I've seen places in Thailand where they had to just abandon huge expanses of multiple shrimp ponds because they couldn't get rid of the virus, and the only thing they could do is to leave. And this has been compared to slash-and-burn agriculture and it's not good for the shrimp farmers themselves. It's a huge loss of capital and it can eventually bring down the industry in totality.

Just from the consumers' point to view, is there any danger to consuming these fish products with diseases or with antibiotics?

My understanding is that there isn't a direct danger. Most of the fish diseases -- meaning the bacteria or the viruses -- are not also pathogenic to humans. You really should ask a good fish microbiologist because there's there might be a few exceptions to that. And in terms of antibiotics, again, antibiotic residue in the actual flesh of the fish you're eating probably are not going to be very high.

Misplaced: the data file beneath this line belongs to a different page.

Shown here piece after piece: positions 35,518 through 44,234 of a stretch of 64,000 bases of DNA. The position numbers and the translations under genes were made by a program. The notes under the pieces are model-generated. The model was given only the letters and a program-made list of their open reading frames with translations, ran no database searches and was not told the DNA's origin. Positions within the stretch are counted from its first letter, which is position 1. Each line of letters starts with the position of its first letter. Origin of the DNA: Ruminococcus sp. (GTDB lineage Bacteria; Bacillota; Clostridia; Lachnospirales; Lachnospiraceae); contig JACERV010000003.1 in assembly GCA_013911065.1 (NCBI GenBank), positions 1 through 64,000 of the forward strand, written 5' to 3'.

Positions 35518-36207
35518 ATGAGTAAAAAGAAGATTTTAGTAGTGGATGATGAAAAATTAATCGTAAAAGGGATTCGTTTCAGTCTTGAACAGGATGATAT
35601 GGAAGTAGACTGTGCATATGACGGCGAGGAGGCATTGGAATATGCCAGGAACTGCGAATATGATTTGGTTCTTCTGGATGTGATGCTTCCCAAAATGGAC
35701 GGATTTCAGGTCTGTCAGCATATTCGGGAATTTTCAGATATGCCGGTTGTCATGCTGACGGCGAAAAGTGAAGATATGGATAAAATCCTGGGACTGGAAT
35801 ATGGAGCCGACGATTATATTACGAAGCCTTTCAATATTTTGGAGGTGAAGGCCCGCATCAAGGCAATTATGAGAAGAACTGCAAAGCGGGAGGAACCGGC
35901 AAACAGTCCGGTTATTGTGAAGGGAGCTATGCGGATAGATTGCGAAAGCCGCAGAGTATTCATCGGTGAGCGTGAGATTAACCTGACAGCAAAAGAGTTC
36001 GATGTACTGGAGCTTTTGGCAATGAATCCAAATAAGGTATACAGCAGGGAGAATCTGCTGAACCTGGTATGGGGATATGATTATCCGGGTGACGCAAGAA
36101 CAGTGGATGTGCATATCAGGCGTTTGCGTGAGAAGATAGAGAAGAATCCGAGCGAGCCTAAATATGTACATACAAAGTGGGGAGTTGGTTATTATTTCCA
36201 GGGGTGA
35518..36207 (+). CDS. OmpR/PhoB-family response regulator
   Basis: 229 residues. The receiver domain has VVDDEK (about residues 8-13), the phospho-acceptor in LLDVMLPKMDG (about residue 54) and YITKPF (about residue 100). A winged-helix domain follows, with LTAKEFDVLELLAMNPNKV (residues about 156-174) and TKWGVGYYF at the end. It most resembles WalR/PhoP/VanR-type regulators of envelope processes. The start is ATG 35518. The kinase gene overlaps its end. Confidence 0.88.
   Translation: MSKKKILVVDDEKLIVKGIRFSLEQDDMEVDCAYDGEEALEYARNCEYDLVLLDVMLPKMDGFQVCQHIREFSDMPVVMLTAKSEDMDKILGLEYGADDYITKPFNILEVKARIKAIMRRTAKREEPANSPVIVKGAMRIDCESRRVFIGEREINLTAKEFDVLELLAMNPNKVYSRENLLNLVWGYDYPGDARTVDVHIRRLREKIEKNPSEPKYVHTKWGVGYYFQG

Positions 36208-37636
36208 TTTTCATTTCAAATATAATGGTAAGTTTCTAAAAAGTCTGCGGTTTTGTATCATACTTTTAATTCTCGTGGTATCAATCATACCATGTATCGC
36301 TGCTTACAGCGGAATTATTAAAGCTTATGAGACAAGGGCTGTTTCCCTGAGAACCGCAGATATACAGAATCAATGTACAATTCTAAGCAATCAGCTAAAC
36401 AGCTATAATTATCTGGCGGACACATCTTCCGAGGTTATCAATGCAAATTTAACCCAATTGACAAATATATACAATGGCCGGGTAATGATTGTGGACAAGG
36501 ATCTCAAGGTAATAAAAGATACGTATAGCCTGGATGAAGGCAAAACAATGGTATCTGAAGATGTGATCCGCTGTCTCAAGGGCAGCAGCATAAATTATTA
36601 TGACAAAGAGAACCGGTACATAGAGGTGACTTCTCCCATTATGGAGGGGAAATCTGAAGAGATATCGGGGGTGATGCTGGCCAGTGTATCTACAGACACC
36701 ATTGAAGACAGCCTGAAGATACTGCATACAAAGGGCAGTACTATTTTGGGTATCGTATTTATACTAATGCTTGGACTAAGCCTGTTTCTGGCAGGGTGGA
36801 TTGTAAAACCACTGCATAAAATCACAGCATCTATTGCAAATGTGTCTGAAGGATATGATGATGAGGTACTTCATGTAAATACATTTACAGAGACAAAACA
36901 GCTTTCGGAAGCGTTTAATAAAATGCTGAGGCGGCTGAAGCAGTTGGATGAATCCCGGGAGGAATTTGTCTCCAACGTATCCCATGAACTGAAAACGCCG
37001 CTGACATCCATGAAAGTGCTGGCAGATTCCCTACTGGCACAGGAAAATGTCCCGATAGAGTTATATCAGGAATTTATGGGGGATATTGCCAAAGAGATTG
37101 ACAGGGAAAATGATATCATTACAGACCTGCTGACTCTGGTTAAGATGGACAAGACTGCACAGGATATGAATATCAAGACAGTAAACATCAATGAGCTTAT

I think eating antibiotics itself won't make you sick. The concern is more this indirect problem that if you end up with a lot of antibiotics floating around in the environment, you encourage the evolution of antibiotic-resistant bacteria and that could come back to haunt you later. But I don't think it's going to directly hurt the health of consumers.

Is there anything else that we should cover?

The fourth criterion that will probably end up in organic aquaculture standards (because they already have been cemented into the regulations for terrestrial organic agriculture) is that you will not be able to raise genetically engineered organisms and have them certified as an organic aquaculture product. There was a clear signal from consumers throughout the nation that they did not want genetically engineered organisms to be able to fit under organic certification.

There have been a draft proposed organic standards issued by the US Secretary of Agriculture about three years ago, and the law requires that they undergo public review. And the Department of Agriculture received about 250,000 individual comments and one of their main message was: we don't want genetically engineered organisms to be certified as organic; we want organic foods to be a clear choice of a different option.